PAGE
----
According to the clipboard on the passenger seat, today’s target was the violet cottage at the left-hand end of the arc. A couple from Illinois would be arriving soon for a two-week stay, and while Atlantic Rentals paid for regular cleaning on all of their properties this cottage had been empty for much of the summer.

Which could be a problem, as an unoccupied cottage on a beach in Florida had a tendency to attract horny teenagers, homeless people, and the occasional drug dealer. The place could still be pristine from the last cleaning, or it could look like a heavy metal band had been camping out there with roadies and groupies for a month. There was no way to tell without going out in person and checking on it.

She pulled into the little gravel parking area in front of the cottage, admiring the pretty purple shade of the stucco and how it complimented the green of the surrounding foliage and the beige sand. Wish I could afford two weeks here.

Maybe someday, when she got her life straightened out and decided what she wanted to be when she grew up. For the moment, she had a job that mostly covered her bills, a halfway decent apartment, and a car that still ran despite being nine years old. Life could be a lot worse.

Her phone buzzed, and DAD appeared on the screen. She hit Accept. “Hey, Dad.”

“Hey, sweetheart,” the familiar twangy replied. “Sorry to call while you’re working, but I needed to know if you’re coming up this weekend.”

Crap. “Um, I wasn’t planning on it,” she admitted. “Was I supposed to?”

“Nope. It’s just that Wanda needs some help with her yard, and we finally have the same weekend off so I told her I’ve come over and wrangle her lantana if you weren’t coming up.”

Wanda was her dad’s girlfriend, and worked as a 911 operator for the Jacksonville PD. Their time together had to fit around her shifts and his as a park ranger at Fort Clinch State Park, and Billy Siddell took pains to keep his lady happy. Callista Siddell had died when Laura was a baby, and while Wanda hadn’t come along until Laura was in her teens, she still thought of the funny, outspoken woman as the closest thing she had to a mom. “Wrangling lantana?” she teased. “Is that what the kids are calling it these days?”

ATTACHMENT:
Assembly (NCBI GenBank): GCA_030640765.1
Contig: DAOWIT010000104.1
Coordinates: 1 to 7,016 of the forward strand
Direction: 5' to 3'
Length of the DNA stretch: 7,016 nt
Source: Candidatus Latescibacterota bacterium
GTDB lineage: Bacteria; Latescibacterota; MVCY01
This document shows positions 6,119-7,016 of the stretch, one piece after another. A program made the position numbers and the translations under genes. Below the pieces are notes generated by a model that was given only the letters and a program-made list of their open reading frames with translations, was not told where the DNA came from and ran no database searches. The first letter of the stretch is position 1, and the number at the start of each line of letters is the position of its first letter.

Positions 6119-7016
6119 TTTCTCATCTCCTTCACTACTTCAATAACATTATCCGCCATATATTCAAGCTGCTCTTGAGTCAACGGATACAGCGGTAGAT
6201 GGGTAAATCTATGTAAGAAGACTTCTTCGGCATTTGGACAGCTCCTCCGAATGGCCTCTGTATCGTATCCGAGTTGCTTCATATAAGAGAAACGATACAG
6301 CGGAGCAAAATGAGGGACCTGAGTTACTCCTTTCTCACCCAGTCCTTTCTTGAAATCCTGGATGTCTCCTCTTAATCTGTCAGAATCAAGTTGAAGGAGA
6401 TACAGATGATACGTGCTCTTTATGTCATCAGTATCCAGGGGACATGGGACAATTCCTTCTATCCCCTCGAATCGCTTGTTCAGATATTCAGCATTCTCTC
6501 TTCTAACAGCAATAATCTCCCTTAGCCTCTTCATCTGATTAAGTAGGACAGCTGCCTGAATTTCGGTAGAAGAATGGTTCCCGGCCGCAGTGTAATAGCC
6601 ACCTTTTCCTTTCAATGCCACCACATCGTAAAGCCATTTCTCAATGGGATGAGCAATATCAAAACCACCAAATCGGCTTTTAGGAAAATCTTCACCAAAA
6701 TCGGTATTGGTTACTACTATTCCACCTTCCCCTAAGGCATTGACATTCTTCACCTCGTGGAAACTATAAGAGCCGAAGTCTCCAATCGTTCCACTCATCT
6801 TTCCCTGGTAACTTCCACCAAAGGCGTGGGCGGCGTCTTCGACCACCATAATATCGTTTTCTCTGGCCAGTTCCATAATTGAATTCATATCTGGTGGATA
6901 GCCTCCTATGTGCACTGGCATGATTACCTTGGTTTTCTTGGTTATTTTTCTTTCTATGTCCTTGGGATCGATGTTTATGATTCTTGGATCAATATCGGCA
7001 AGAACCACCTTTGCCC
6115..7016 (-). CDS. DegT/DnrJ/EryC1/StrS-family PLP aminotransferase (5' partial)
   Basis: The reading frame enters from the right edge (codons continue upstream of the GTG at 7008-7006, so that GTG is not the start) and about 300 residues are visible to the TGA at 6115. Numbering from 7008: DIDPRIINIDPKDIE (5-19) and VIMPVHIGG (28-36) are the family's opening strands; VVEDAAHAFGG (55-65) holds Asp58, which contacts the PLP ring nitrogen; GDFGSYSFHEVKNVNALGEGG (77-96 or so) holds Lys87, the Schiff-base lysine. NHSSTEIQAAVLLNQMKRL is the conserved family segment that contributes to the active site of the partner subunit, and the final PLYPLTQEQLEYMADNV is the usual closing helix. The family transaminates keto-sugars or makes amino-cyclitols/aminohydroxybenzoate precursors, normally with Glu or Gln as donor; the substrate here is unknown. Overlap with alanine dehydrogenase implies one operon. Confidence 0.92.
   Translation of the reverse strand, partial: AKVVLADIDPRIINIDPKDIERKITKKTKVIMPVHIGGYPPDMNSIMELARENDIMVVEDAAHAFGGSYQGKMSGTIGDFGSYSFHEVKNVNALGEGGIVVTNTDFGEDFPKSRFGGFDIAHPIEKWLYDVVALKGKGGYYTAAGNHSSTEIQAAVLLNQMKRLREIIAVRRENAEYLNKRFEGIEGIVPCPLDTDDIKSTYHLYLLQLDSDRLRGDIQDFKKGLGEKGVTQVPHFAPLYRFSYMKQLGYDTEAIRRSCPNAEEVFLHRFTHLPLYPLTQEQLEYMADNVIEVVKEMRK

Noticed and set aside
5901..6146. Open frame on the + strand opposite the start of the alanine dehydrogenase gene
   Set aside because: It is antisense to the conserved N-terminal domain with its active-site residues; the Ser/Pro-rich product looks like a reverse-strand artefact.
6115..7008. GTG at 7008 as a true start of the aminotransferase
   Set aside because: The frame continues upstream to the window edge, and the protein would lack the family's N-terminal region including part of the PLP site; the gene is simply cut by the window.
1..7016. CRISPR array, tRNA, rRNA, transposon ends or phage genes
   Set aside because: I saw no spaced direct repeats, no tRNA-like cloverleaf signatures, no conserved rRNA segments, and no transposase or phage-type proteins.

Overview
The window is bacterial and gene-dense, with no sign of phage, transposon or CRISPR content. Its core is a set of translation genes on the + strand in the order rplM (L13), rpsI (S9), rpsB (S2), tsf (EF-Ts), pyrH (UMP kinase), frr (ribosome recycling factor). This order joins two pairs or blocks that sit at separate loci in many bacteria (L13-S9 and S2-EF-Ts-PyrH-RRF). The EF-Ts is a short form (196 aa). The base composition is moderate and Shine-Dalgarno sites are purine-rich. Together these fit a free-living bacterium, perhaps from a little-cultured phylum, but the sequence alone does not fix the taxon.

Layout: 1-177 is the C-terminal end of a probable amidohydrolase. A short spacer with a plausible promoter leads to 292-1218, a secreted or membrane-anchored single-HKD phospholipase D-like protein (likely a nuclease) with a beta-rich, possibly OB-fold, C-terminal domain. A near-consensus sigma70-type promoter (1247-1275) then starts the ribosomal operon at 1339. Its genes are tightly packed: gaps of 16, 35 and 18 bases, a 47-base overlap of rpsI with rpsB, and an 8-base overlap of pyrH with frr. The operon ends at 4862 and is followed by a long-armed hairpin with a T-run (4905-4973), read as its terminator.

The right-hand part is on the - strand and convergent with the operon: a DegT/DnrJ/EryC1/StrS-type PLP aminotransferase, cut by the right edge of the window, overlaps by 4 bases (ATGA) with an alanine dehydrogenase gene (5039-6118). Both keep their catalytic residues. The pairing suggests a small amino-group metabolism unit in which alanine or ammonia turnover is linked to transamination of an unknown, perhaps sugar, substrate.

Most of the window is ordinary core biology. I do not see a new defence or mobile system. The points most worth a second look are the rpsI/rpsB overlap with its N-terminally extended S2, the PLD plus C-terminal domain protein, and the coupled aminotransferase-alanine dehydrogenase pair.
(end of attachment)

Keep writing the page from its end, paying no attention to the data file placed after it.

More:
He chuckled. “Well, she did mention doing some grilling and maybe taking in a show. If you’re not coming up, I’ll call her and tell her it’s a go.”

“Good idea—you two have fun.” She checked the time. 11:38 AM. “Listen, I’ve got to do a rental check on a property. I’ll call you after I get off work, okay?”

“Okay. You stay safe down there, sweetheart.” His voice dropped. “You got that piece of iron I gave you, right?”

She glanced at her purse, where she kept the Smith & Wesson M&P Shield her father had given her after she’d left Jacksonville. He also paid for her concealed carry permit, telling her that he’d rather hire a lawyer to get her off a murder charge than identify her body in the morgue. “In my purse like always.”

“Good girl. Call me tonight. Love you.”

“Love you, too.” Ending the call, she slid the phone back into her purse before grabbing it and the clipboard. Once out of the car, she took a deep breath of the warm salt air. Farther away from the shoreline it was typical end of August weather for Florida, hot and miserable, but out here the heat was tempered by the ocean breeze.

She headed to the cottage and started her walkaround, checking the exterior, windows, and doors for damage. Out back was a nice covered lanai that overlooked the aquamarine water of the cove. The back door was locked and showed no sign of forced entry. With any luck, that meant the cottage had been empty since the last round of renters and only needed the cleaning company to come in and do some dusting and vacuuming.